Howler Cover Story – If You Build It, They Will Come?
A $1 billion Discovery park in Liberia … a $100 million makeover of Peninsula Papagayo … a new W hotel at Reserva Conchal … new luxury condos on Flamingo’s highest hill … just above the world-class marina everyone is waiting for … and the biggest hotel in town is becoming a Margaritaville — all of those tourists covered with oil!
Is there a boom going on in Guanacaste, or are we imagining things?
“There is a mini-boom, let’s call it,” said Robert “Blu” Stewart, a real estate agent in Playa Hermosa with decades of experience in Costa Rica. “The first half of ’17 we did more sales than we did in all of ’16. And it kept getting better — ’16 was better than ’15 and so on and so on.”
The international airport in Liberia, which breaks its own passenger records every year, is currently undergoing a $10 million expansion. A new freeway through this regional capital has been completed, and a $1.5 million Walmart that just opened is now the largest supermarket in Guanacaste. A new gas station is being built across from the airport, and another is under construction in Huacas.
Meanwhile, at the construction workers’ unemployment office, the staff is about as busy as the Maytag repairman. New projects aside, construction at existing developments is happening all over Guanacaste, fueling confidence that the good times are here again.
Some experts quibble with the word “boom,” recalling the real estate bubble of the mid-2000s that led to the catastrophic collapse of 2008. But everyone seems to agree that the real estate, hospitality and retail markets are more robust and more consistent this year than they have been in a long time.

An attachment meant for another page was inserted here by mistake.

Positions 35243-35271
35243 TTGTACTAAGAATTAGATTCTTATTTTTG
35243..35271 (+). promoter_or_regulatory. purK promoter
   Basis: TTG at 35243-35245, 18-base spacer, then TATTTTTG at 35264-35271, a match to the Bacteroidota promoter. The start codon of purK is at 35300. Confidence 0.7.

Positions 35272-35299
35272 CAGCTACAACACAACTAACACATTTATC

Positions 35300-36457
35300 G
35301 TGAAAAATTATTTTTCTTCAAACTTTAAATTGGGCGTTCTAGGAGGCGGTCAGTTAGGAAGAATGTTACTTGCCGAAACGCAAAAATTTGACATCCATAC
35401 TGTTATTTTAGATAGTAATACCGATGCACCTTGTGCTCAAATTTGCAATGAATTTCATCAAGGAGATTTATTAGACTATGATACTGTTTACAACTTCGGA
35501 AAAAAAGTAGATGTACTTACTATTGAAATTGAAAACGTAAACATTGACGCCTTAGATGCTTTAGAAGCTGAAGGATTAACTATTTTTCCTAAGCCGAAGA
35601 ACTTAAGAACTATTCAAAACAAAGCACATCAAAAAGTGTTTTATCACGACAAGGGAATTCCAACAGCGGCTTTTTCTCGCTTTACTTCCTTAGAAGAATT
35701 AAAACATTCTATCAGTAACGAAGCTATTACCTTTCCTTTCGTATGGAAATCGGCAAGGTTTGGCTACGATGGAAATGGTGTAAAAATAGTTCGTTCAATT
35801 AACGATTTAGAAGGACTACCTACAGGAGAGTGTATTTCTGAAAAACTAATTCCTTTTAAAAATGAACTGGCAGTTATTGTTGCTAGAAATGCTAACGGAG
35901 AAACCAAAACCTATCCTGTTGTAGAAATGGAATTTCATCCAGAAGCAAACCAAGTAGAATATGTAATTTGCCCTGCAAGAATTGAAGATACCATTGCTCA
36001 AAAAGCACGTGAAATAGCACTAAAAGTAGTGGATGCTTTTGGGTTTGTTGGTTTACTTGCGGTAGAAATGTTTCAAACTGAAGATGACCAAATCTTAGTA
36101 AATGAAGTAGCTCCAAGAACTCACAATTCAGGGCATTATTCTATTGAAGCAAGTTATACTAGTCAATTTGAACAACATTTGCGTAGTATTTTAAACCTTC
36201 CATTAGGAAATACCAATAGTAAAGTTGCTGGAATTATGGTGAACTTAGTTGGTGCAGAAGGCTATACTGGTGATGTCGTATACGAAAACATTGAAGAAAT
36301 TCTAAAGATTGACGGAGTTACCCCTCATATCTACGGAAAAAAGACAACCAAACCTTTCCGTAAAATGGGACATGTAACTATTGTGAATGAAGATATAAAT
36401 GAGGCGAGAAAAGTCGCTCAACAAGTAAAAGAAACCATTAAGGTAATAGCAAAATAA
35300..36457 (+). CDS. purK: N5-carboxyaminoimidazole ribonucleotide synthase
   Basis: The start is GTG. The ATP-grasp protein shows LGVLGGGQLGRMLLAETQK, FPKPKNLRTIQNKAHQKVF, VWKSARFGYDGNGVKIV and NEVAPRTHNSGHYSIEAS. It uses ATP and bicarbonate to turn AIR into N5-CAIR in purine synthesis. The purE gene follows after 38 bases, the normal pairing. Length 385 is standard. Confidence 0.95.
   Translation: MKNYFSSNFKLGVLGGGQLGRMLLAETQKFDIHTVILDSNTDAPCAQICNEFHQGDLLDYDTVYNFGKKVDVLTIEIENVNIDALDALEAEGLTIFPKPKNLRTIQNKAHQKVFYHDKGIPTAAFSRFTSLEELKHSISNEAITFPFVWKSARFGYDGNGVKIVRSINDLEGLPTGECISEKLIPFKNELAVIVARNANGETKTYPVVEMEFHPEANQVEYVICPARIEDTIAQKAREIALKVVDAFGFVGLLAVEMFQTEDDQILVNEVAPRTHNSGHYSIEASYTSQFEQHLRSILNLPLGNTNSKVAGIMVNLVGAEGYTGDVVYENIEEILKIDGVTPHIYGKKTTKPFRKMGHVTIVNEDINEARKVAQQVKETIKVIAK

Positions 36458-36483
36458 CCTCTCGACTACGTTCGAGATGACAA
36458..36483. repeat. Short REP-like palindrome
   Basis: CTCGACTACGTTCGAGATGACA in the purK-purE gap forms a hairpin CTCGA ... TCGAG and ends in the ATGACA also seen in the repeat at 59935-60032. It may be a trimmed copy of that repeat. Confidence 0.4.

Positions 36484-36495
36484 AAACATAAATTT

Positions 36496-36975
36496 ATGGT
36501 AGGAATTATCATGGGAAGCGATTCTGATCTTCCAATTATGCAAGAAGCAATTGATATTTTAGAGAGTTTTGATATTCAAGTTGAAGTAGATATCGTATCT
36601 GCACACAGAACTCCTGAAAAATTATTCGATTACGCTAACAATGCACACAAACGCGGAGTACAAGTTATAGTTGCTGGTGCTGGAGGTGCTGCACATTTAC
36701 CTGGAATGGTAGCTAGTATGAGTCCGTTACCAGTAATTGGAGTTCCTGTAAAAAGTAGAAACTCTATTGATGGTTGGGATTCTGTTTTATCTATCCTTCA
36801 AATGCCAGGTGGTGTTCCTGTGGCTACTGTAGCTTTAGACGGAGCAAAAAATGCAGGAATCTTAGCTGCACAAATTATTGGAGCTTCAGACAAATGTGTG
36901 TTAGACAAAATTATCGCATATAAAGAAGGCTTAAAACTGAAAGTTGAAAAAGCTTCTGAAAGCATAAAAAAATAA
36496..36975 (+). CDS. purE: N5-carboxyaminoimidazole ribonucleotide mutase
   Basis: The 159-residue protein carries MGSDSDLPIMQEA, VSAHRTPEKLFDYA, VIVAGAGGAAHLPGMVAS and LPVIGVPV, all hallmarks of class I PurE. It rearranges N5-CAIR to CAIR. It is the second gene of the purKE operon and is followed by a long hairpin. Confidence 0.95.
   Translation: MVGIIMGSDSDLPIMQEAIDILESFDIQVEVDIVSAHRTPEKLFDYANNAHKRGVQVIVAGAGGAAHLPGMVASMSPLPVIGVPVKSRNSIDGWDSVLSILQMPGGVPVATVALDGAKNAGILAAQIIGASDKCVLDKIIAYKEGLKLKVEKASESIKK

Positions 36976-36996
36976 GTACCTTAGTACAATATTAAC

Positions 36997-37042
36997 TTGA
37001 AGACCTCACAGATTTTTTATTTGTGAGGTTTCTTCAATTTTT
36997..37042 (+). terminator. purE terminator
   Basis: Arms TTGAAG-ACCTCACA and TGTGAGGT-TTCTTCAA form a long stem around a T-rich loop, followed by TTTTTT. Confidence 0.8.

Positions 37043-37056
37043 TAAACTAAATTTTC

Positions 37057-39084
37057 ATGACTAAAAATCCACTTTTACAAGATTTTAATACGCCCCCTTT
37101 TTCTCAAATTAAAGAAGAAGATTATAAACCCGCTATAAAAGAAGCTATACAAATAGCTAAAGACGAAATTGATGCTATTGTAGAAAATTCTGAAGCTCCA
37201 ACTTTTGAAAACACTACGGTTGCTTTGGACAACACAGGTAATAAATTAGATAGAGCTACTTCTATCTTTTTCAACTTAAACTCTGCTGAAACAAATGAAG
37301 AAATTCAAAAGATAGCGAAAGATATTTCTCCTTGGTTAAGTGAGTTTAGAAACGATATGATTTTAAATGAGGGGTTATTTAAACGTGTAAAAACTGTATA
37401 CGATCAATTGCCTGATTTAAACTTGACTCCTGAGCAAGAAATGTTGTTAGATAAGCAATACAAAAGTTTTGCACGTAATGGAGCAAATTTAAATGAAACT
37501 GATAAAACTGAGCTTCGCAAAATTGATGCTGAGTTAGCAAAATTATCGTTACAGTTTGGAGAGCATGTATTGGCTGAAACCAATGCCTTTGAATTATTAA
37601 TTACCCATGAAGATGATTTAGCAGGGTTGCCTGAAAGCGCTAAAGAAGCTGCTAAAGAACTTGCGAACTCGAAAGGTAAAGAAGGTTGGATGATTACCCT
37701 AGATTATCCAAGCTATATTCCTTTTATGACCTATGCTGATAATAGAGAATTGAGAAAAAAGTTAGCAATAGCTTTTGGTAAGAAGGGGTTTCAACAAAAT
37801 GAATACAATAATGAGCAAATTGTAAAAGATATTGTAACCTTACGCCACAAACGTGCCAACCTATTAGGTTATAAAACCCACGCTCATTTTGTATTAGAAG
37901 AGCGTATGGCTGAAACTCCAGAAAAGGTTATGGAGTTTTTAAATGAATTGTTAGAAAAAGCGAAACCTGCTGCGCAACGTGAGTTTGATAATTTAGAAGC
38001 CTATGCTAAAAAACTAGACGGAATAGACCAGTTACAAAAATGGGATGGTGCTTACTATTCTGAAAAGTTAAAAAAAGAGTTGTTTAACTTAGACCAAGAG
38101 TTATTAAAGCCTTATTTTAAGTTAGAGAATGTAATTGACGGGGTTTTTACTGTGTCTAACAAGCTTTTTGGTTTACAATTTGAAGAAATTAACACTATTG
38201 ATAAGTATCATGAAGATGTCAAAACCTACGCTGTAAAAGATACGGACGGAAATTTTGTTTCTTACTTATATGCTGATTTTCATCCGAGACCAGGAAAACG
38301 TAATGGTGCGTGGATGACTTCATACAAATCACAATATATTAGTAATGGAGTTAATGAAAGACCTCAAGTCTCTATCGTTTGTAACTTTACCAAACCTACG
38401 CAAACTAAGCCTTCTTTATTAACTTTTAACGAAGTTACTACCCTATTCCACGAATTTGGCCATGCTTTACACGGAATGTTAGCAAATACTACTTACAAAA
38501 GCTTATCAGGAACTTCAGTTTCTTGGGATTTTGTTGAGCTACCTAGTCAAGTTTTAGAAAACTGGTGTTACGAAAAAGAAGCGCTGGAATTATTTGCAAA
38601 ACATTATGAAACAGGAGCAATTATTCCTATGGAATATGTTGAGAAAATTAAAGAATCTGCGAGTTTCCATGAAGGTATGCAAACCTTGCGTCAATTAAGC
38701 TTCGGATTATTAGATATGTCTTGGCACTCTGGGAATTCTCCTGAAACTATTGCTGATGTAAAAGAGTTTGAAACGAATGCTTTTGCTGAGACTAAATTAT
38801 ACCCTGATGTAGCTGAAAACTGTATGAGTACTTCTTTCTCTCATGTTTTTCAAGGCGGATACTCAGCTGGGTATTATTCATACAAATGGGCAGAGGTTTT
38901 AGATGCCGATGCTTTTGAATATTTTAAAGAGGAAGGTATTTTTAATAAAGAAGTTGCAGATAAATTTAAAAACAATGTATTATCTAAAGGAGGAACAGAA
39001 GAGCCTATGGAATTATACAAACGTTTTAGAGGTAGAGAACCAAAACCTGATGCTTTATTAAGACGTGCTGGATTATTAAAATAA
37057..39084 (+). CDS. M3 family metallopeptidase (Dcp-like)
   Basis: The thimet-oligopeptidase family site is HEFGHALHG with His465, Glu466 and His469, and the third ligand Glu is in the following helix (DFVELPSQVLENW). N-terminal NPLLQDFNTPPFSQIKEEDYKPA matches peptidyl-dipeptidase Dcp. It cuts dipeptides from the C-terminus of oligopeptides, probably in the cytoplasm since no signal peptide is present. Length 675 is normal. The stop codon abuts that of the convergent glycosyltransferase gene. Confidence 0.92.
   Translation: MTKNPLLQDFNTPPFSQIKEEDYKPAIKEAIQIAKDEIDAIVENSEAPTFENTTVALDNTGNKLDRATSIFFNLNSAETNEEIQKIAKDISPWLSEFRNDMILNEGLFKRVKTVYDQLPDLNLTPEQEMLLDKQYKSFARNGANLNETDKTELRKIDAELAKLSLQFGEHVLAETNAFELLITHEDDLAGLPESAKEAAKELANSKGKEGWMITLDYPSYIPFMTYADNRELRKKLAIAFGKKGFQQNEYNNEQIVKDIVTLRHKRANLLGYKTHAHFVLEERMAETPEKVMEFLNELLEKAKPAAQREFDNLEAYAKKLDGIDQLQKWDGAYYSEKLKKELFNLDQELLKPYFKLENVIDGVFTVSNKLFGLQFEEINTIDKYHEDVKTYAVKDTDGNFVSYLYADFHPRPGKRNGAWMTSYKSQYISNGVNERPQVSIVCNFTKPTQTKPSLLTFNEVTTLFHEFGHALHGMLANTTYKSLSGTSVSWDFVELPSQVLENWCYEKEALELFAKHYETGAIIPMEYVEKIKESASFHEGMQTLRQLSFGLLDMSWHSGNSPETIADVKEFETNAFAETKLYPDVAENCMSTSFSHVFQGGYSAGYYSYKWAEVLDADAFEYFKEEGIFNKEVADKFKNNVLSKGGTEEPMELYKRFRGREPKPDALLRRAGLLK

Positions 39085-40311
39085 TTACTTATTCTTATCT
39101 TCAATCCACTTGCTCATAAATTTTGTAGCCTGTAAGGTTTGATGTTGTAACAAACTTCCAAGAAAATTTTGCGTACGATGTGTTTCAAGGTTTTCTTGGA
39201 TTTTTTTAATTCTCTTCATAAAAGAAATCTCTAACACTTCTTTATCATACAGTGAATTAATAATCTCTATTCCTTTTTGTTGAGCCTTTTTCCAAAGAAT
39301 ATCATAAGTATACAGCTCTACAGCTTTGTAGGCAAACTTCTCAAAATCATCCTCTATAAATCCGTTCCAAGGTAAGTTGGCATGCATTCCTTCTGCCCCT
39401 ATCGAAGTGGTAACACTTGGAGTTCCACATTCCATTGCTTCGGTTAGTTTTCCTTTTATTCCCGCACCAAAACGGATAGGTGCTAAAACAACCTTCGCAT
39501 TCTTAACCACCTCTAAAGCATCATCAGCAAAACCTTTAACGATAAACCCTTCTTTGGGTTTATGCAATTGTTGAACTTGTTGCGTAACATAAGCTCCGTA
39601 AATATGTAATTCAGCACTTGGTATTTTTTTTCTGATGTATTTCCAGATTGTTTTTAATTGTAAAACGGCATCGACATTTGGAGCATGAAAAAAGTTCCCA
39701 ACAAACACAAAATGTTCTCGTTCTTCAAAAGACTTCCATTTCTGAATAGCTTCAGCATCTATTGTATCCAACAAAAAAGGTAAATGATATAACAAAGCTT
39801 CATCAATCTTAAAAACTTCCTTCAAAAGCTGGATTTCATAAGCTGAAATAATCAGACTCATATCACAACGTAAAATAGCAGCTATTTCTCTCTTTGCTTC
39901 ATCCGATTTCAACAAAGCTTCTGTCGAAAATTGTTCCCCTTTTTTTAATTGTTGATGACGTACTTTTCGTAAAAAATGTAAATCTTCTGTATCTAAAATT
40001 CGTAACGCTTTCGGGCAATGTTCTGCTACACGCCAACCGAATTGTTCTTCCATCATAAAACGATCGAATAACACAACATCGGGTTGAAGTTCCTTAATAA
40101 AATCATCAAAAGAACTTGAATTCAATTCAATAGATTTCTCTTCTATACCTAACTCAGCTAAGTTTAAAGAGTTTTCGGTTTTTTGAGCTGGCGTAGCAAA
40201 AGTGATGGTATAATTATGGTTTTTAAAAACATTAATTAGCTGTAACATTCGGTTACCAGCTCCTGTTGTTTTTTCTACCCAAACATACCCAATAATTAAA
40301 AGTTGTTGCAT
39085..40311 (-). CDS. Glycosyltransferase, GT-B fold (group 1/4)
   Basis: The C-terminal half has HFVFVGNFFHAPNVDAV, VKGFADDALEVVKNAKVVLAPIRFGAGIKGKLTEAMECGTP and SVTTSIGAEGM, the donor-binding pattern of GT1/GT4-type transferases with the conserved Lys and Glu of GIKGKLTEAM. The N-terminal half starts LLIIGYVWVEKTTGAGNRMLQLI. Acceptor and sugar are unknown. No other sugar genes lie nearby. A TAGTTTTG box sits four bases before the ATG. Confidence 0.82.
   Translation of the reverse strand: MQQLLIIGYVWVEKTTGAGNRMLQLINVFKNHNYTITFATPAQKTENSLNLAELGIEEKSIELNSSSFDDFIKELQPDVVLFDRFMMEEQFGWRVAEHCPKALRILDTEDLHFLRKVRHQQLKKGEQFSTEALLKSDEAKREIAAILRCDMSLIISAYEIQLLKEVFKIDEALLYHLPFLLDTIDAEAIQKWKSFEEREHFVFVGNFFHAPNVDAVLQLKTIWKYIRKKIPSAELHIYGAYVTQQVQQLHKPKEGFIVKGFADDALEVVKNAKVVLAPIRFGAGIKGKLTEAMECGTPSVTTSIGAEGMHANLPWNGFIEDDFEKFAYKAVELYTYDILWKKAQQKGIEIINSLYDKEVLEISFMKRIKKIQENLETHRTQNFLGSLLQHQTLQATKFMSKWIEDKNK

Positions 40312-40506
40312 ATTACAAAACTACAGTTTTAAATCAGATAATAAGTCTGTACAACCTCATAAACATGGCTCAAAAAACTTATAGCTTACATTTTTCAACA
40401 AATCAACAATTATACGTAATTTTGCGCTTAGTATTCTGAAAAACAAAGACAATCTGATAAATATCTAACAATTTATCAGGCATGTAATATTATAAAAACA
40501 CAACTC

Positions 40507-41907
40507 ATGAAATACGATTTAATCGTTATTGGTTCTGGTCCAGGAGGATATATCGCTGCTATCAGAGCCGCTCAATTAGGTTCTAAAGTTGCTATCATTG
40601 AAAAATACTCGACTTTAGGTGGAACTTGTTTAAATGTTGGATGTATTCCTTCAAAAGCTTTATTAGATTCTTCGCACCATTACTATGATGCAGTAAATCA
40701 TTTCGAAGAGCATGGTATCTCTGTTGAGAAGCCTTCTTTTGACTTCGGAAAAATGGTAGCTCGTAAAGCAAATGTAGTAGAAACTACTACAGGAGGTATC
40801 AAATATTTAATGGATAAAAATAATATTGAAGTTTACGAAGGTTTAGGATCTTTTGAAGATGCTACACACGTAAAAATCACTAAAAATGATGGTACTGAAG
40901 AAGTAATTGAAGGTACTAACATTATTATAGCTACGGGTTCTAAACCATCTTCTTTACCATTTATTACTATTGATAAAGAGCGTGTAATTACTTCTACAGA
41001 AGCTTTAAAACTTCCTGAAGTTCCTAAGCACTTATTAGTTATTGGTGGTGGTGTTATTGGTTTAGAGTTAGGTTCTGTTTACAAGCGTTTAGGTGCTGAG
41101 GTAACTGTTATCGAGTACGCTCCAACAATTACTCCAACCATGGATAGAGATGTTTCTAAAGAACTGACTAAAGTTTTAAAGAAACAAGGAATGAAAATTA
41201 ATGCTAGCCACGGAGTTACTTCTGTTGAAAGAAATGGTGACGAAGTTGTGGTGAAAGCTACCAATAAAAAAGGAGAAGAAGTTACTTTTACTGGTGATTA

“I think that the market is the healthiest it’s been in 10 years,” said Dave Corredor, 47, owner of Grande Real Estate and the Ripjack Inn in Playa Grande. “I think that there’s more transactions than there have been in 10 years. I think that it’s almost all cash, whereas in the real estate boom there was a ton of different types of financing that were in play, and now there really aren’t.”
Flourishing in Flamingo
Ed Podolak, a former pro football player for the Kansas City Chiefs (and a friend of singer-songwriter Jimmy Buffett), says his high-end 360 Splendor del Pacifico condo development on top of Flamingo’s North Ridge is on track for a soft opening around Thanksgiving. Prices range from $295,000 for a 1-bedroom to $2.5 million for a penthouse, and he says two-thirds of the 36 units are already sold.
“It’s interesting because there’s been no development since 2008, -09, -10, -11, when the economic crisis hit the U.S. and other places,” Podolak said. “Then as the economy turned around and the airport opened and now the marina is coming, yeah, there’s a boom.”
Speaking of Jimmy Buffett, it’s no accident that the Flamingo Beach Resort is being rebranded a “Margaritaville,” one of a chain of resorts inspired by the laid-back tropical tastes of the man who wrote “The Wino and I Know.” Buffett has been to Flamingo and he likes it, and Podolak says he’ll be back.
“This is just a little pimple of what he has,” he said, “but it’s a crown for us.”
The long-awaited new Flamingo Marina appears to be closer to reality than ever, though the wheels of the approval process continue to grind slowly. SETENA, the National Environmental Technical Secretariat, was expected to approve the marina on Aug. 3, but it put off the decision because one of two crucial reports was not attached to a file at its biweekly meeting.
But the marina’s approval appears to be inevitable, and that’s driving Buffett-style “changes in attitudes” about a renaissance of sleepy Flamingo.
In April, when plans were announced to build a $1 billion eco-park branded by the people behind the Discovery Channel, President Luis Guillermo Solís said, “It will boost tourism and competitiveness, will generate employment and is part of our tradition of sustainability, renewable energies and environmental respect.”